Calvin London (email@example.com) is the head of Business Operations and Integrity for Celgene Pty Ltd. in Australia and New Zealand.
The process of producing foie gras (a French term meaning “fatty liver”) is not particularly attractive. In essence, it requires forcing a goose to ingest as much food as it can in the shortest possible time, in order to produce a very fatty liver. The bigger the fatty liver, the better the foie gras. In many cases, processes like this have been adopted with training requirements, particularly in regulated industries.
In most areas of business, training is viewed as a necessary evil. An employee who looks forward to training, or honestly says they enjoy it, is more of a rarity than the norm. Regulatory agencies require documented evidence from companies that they have provided training to their employees, enabling them to effectively perform their assigned duties. Those companies associated with the Food and Drug Administration or other equivalent regulatory agencies governing Good Clinical Practice, Good Distribution Practice, or Good Manufacturing Practices (GxPs) are examples.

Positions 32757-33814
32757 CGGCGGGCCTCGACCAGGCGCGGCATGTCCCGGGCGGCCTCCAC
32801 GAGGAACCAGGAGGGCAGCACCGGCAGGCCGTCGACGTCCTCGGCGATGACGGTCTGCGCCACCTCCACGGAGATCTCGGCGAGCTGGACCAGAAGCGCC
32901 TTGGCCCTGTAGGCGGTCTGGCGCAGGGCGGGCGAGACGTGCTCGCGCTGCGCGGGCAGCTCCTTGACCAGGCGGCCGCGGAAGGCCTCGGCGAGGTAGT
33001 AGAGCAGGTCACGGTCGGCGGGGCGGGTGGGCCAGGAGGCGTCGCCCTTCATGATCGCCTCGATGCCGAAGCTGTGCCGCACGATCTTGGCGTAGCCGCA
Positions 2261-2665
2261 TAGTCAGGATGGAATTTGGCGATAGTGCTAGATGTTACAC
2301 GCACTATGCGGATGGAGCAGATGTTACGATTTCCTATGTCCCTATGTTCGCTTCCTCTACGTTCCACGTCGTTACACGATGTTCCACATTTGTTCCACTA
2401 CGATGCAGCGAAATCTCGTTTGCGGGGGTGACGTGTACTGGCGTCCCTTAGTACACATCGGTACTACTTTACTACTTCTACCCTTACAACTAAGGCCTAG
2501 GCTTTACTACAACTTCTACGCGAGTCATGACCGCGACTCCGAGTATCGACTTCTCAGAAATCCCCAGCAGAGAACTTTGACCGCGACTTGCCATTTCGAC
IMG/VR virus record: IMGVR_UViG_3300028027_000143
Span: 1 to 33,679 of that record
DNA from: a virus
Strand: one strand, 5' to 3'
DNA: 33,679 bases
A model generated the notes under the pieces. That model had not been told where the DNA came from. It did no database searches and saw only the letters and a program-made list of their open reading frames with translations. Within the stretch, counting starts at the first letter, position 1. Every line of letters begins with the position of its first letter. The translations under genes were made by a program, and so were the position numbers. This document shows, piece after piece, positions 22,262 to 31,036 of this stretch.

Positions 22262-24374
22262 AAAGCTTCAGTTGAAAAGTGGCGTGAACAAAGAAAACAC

Compliance requirements for the Department of Justice, Securities and Exchange Commission, and Office of Inspector General (OIG) also include expectations that employees will be trained on key matters of compliance and how a company establishes the required standards (policies) and operationalizes them (processes and procedures). For example, the HCCA-OIG Measuring Compliance Program Effectiveness guide lists training as part of its fourth element of compliance.
In the quest to satisfy these demands, companies however often lose the initial context of why the training was performed in the first place. As Ricardo Pellafone has recently and aptly put it, “In one sentence, compliance training is (1) a tool (2) that you use to drive behavior (3) of willing people (4) by helping them make decisions.” Instead it can become an exercise in gaining enough statistical evidence to demonstrate that all the training boxes can be ticked, without consideration of how effective it has been—training foie gras. Companies can also quickly lose track of the other element of compliance understanding, which does not relate to training per se; rather, it is more focused on knowledge and education. The latter is often more suited to “learning in the moment” where information is conveyed in smaller bite-sized chunks but on a more frequent basis.